The first presentation focused on delivering an overview of the Interreg-Europe project ZEROCO2 and a summary of all the activities, outputs and future works of the project. This was deemed necessary to put the participants into perspectives especially those who may have missed previous seminars.
The second presentation focused on explaining the technology options that have undergone substantial testing in Malta over the past 20 years, highlighting the main results, precautions and potential application in the different building sectors. These were also linked to existing policies visà- vis financial support schemes and other support measures, highlighting any weaknesses and proposing the way forward to further promote these technologies to achieve nearly zero carbon emissions in public and other buildings.
In the third presentation, the authors showed that for three examples of buildings (hotel, restaurant and shop), it is possible to achieve a lower carbon footprint, the cost optimal levels for 2018 and 2020 have been explained, together with sensitivity analysis. The results can help policy makers determine the minimum energy requirements for these categories of buildings and ensure that the renovation industry for buildings start picking up even before the new recast of the Energy performance of Buildings Directive kicks in after the year 2020.
When one looks at the fourth presentation, it becomes apparent that although shallow-ground geothermal systems have never been utilised in Malta, this technology offers attractive benefits when used with a heat pump for space heating and cooling of buildings. It has been shown that the operational costs of a shallow-ground geothermal heat pump could be as low as 70% of that of the widespread air-to-air reversible cycle air-conditioners. Such a technology could be well adapted to new buildings as they strive to become carbon neutral after 2020.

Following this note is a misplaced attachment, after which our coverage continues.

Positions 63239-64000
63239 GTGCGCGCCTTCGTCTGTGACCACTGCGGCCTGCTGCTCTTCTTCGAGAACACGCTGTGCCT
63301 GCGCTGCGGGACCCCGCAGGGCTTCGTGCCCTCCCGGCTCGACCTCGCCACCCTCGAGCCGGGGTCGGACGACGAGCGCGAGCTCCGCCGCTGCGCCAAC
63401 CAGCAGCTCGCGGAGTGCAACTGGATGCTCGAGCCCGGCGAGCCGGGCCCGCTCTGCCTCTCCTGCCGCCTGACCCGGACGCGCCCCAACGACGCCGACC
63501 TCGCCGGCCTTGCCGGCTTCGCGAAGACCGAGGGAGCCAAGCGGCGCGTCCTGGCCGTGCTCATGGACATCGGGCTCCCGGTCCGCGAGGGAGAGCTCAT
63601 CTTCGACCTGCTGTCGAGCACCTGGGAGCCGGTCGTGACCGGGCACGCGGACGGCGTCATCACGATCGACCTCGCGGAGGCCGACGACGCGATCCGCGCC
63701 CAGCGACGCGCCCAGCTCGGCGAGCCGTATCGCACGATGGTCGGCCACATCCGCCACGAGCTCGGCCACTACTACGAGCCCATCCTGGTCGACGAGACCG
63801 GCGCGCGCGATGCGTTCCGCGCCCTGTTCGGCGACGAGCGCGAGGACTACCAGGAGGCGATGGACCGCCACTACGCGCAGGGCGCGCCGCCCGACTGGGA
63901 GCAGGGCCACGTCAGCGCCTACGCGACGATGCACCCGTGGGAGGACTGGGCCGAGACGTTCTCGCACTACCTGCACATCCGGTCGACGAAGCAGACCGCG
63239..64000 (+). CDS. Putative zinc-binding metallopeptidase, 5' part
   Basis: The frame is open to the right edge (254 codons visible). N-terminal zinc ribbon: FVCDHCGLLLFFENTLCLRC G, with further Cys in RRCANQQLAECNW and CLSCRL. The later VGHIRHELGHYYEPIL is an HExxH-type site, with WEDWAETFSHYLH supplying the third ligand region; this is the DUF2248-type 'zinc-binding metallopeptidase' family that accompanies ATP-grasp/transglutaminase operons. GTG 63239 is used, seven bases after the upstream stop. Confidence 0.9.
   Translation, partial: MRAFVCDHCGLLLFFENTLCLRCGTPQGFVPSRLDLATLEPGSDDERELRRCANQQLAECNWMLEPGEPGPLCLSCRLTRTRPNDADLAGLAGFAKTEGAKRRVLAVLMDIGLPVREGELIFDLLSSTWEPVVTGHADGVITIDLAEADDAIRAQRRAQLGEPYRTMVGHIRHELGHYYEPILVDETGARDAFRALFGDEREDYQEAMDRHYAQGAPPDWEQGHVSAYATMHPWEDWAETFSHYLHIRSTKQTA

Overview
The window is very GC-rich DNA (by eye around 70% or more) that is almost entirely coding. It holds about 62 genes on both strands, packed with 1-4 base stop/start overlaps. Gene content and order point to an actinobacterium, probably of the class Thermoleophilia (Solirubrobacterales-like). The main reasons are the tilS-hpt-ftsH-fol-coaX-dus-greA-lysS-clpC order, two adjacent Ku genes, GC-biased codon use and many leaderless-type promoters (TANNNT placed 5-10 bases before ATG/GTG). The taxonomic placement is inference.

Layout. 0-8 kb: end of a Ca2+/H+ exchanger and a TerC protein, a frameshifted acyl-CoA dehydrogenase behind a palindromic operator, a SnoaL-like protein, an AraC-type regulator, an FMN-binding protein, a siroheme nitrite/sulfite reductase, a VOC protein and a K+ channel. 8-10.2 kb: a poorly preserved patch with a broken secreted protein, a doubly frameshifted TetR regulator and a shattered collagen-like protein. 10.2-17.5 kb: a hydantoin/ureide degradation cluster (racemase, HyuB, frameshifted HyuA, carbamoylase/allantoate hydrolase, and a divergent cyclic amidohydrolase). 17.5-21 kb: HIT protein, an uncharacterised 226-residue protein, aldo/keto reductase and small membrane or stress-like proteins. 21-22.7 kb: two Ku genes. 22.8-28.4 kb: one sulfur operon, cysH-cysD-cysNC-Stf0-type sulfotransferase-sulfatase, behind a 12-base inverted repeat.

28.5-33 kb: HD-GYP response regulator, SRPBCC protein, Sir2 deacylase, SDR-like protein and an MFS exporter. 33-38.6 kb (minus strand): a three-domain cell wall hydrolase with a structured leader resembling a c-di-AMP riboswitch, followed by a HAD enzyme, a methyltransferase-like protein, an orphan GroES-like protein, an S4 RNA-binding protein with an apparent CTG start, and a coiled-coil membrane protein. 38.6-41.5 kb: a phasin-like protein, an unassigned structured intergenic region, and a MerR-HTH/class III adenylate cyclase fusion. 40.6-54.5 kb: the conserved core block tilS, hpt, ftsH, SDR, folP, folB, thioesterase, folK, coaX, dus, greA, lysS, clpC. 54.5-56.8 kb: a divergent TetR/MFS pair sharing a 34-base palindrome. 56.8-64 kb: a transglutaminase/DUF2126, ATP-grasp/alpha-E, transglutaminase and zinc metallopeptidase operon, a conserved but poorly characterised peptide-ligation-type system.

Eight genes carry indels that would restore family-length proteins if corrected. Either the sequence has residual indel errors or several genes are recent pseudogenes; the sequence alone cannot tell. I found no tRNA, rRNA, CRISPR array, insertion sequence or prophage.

Good practices: open discussion and examples emerging from the local level
During the seminar, a number of discussions took place where participants showed a concern on the lack of incentives to a number of energy efficient and renewable energy systems and that there is too much focus on installing photovoltaics. Architects and engineers felt the need for greater awareness and even training sessions for all professionals involved in the construction and building services industry, to be able to design and build nearly zero energy by next year, when all new and renovated public authority buildings need to be nearly zero energy. Some participants were sceptical on the applicability of shallow-ground geothermal systems in Malta, but it was confirmed that from the preliminary tests conducted so far, this technology promises good results. It was also mentioned that such technology is quite common in several European countries and the U.S.A. There was common consensus that there is sufficient knowledge on the potential of energy efficiency and renewable energy technologies, which can be easily studied by the policy makers to produce better incentive schemes, targeting specific sectors. There was a genuine interest to start devising projects to renovate public housing projects and the results of the project ZEROCO2 will be useful to help guide the way forward for these projects.